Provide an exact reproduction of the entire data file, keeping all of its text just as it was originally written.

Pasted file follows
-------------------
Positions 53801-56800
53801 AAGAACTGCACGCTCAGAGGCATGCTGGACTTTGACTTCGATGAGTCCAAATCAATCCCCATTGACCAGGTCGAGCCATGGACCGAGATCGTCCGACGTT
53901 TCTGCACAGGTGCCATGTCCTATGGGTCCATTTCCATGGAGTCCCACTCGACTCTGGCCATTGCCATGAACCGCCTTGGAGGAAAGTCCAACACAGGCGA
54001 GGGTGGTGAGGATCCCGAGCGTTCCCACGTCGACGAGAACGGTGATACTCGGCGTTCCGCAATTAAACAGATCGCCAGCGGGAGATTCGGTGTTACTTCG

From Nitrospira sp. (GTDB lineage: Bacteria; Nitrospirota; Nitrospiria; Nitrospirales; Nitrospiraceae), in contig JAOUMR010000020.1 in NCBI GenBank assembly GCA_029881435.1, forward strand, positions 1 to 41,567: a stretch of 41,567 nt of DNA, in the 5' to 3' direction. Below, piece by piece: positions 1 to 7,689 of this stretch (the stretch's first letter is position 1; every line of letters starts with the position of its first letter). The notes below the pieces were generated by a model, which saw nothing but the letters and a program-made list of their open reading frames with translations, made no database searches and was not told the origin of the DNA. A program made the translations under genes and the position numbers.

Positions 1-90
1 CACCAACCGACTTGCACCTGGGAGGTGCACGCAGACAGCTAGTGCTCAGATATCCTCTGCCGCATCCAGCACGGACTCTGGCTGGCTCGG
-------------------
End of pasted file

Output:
Positions 53801-56800
53801 AAGAACTGCACGCTCAGAGGCATGCTGGACTTTGACTTCGATGAGTCCAAATCAATCCCCATTGACCAGGTCGAGCCATGGACCGAGATCGTCCGACGTT
53901 TCTGCACAGGTGCCATGTCCTATGGGTCCATTTCCATGGAGTCCCACTCGACTCTGGCCATTGCCATGAACCGCCTTGGAGGAAAGTCCAACACAGGCGA
54001 GGGTGGTGAGGATCCCGAGCGTTCCCACGTCGACGAGAACGGTGATACTCGGCGTTCCGCAATTAAACAGATCGCCAGCGGGAGATTCGGTGTTACTTCG

From Nitrospira sp. (GTDB lineage: Bacteria; Nitrospirota; Nitrospiria; Nitrospirales; Nitrospiraceae), in contig JAOUMR010000020.1 in NCBI GenBank assembly GCA_029881435.1, forward strand, positions 1 to 41,567: a stretch of 41,567 nt of DNA, in the 5' to 3' direction. Below, piece by piece: positions 1 to 7,689 of this stretch (the stretch's first letter is position 1; every line of letters starts with the position of its first letter). The notes below the pieces were generated by a model, which saw nothing but the letters and a program-made list of their open reading frames with translations, made no database searches and was not told the origin of the DNA. A program made the translations under genes and the position numbers.

Positions 1-90
1 CACCAACCGACTTGCACCTGGGAGGTGCACGCAGACAGCTAGTGCTCAGATATCCTCTGCCGCATCCAGCACGGACTCTGGCTGGCTCGG